Erythritol: What is it, and is it a Healthy Choice?
If you’re following a Keto diet, a Paleo Diet or any diet, chances are strong that you’ve come across a number of low-carb or no sugar added products containing erythritol.
What exactly is it, and is it truly a healthy option?
Ann organic compound, erythritol is a sugar alcohol used as a food additive and sugar substitute (1). At the industrial level, it is produced from glucose by fermentation with a yeast.
And unlike some of the other sugar alcohols such as mannitol, sorbitol and maltitol which are common culprits of bloating and diarrhea, erythritol may not have the same digestive side effects because it doesn’t reach your large intestine in significant amounts.
So does that mean a no-holds barred approach to eating products made with this ingredient?
Not so fast; even though multiple studies on its toxicity and effects on metabolism show that erythritol has been found safe for both human and animal consumption (2), Erythritol is not without side effects.
Typically experienced effects include digestive problems and diarrhea, bloating, cramps, and gas. Additionally, erythritol and other sugar alcohols frequently result in more water in the intestines, causing diarrhea. Nausea and headaches may occur as well (3).
What’s more, higher blood levels of the sugar substitute erythritol are associated with increased belly fat and weight in young adults, according to a study by Cornell University and European scientists (4); one of the very reasons many people may opt for a food made with this ingredient; a part of a healthier diet, often one attached to a weight-loss goal!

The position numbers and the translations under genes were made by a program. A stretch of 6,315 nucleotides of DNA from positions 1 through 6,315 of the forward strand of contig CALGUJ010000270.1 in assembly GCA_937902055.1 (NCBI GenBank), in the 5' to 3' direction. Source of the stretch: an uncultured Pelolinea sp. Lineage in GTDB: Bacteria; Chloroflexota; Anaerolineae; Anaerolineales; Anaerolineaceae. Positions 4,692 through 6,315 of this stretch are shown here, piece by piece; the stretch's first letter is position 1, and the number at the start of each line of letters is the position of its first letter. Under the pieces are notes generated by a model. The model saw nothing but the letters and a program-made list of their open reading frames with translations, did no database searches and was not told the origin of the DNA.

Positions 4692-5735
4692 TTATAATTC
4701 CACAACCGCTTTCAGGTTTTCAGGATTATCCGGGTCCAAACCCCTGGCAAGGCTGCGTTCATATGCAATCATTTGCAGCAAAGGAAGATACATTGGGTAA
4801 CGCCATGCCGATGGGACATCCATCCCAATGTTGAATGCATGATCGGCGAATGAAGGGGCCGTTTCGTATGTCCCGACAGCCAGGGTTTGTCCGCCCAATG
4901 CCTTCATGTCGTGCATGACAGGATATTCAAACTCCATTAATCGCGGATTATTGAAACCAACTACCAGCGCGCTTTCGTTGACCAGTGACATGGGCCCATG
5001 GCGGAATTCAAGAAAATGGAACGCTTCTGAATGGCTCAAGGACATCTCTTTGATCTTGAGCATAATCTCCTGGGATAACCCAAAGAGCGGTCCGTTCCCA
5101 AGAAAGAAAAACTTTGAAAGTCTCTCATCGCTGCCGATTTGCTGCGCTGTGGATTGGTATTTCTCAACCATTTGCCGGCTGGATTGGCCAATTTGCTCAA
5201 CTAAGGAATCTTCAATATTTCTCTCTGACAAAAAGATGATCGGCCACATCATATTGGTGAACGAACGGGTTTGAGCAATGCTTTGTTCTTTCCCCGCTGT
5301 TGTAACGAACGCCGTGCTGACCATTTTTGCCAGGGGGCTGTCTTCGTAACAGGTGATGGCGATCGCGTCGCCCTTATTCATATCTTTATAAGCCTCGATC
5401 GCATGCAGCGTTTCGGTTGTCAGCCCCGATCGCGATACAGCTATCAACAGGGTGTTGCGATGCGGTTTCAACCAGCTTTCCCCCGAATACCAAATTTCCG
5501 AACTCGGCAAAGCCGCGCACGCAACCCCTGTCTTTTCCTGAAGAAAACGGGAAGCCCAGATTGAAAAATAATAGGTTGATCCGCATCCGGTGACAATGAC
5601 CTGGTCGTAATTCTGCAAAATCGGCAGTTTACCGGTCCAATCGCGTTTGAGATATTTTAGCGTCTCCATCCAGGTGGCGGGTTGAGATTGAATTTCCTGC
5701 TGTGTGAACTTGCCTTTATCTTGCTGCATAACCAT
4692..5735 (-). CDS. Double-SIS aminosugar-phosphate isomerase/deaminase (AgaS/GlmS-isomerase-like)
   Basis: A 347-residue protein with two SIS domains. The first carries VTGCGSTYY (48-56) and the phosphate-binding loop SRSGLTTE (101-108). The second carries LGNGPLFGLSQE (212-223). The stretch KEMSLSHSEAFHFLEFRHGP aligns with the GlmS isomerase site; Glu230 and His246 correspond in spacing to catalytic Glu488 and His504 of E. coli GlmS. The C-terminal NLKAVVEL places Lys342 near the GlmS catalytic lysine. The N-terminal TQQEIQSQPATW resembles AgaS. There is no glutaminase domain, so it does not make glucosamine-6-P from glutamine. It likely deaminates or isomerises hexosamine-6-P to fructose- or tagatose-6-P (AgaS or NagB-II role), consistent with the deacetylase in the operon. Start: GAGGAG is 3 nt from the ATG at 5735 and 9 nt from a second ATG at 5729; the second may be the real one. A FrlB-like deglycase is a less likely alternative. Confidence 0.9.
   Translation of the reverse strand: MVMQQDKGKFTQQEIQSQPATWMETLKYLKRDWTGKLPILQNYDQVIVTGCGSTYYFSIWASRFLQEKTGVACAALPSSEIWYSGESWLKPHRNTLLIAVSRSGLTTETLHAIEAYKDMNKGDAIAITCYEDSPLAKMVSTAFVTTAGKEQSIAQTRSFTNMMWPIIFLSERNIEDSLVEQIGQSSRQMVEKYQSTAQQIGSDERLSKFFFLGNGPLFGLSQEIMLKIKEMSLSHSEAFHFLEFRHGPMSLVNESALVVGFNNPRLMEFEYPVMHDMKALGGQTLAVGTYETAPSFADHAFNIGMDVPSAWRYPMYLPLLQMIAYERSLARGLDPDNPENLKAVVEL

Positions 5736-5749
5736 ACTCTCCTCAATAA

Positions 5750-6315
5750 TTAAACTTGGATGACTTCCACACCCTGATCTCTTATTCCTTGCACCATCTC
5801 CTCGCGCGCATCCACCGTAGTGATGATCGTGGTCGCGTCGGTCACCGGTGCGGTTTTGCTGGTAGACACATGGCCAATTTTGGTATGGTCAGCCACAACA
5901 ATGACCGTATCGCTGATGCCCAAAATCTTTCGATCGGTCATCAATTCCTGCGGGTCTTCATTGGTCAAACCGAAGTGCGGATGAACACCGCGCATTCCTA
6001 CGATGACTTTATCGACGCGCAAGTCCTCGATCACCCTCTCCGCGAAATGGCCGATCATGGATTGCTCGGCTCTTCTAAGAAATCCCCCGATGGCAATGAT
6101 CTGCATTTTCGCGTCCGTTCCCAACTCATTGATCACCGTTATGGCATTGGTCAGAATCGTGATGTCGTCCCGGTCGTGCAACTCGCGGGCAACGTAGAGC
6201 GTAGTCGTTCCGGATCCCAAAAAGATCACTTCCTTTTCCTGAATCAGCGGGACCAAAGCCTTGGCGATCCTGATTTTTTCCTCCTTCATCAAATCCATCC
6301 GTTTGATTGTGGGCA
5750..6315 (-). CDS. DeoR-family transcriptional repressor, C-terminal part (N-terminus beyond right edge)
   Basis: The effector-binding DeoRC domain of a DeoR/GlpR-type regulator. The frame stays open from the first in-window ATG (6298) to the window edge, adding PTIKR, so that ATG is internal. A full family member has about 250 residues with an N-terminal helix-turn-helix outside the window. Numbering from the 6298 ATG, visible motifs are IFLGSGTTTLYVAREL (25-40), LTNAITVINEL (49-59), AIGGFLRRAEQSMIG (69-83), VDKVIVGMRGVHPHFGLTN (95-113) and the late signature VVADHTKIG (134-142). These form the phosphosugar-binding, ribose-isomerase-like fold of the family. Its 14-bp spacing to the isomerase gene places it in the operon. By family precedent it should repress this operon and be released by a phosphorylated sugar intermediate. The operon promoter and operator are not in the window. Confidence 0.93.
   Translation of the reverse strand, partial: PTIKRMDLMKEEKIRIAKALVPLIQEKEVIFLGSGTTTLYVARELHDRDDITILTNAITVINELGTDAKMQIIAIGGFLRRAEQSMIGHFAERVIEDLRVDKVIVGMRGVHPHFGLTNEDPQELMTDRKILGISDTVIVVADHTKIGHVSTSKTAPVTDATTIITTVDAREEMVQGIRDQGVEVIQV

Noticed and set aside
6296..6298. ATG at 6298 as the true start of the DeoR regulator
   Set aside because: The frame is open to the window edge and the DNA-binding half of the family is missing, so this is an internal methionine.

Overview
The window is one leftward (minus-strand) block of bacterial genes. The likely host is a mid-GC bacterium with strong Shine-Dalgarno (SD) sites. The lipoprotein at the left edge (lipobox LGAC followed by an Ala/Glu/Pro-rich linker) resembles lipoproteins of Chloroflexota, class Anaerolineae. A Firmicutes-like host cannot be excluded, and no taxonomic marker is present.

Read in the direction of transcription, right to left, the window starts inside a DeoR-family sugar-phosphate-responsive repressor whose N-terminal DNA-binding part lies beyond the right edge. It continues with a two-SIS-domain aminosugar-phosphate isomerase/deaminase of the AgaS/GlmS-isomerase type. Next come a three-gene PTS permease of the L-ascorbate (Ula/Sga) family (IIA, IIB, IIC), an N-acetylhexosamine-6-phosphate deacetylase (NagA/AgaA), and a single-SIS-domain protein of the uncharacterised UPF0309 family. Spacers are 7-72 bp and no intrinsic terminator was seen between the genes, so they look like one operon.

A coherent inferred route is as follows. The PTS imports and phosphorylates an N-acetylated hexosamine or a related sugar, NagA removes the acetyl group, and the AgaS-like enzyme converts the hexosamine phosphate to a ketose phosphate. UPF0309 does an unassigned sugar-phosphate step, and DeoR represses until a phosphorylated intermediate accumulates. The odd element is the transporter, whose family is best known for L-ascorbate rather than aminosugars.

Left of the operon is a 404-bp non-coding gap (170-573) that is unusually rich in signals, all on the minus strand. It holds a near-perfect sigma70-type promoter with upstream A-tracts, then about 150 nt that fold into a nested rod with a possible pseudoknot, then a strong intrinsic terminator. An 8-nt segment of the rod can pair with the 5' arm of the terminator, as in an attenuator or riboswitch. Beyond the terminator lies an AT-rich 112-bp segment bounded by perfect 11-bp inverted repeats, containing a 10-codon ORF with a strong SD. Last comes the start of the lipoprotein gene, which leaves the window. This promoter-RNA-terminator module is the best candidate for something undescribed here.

Last but not least, GMO corn is the most commonly used source in commercial production of this sugar alcohol, which brings up the adverse effects of GM foods on health: the transfer of antibiotic resistance, toxicity and allergenicity (5).
Bottom line: while erythritol may be a less risky sugar substitute than others that are all too easily available on the market, positioning it as a safe option still feels like a stretch.
A more appropriate take away might be to simply reduce the yearning for the sweet taste of food in the first place, rather than solely looking for less unhealthy sugar options than one might currently be relying upon.
A task easier said than done, for many; approximately 75% of Americans eat excess amounts of sugar — many of whom could be classified as having a sugar addiction (6).
Not that surprisingly when you consider that 60% of packaged foods and drinks that are purchased in American grocery stores include some form of added sugar (7).
Here’s the great news: by making small shifts, such as buying less packaged goods, shopping more at your local farmer’s markets and taking baby steps to include more fresh veggies, natural fats and good proteins, you’ll naturally begin to shift your palate (and therefore related cravings) away from refined carbohydrates naturally.
In other words, having this knowledge can be one more piece to add to the motivation to achieve optimal health, both for yourself and your family… and reduce consumption of all sweet, sugary things whether they contain ‘real’ sugar… or erythritol!
Less is more; at the end of the day, if a sugar alcohol occasionally graces your lips, it’s not necessarily a deal breaker; but being aware to your body’s response to it is the gift, in providing the information you need as to whether or not it’s something you will choose to include in your diet going forward.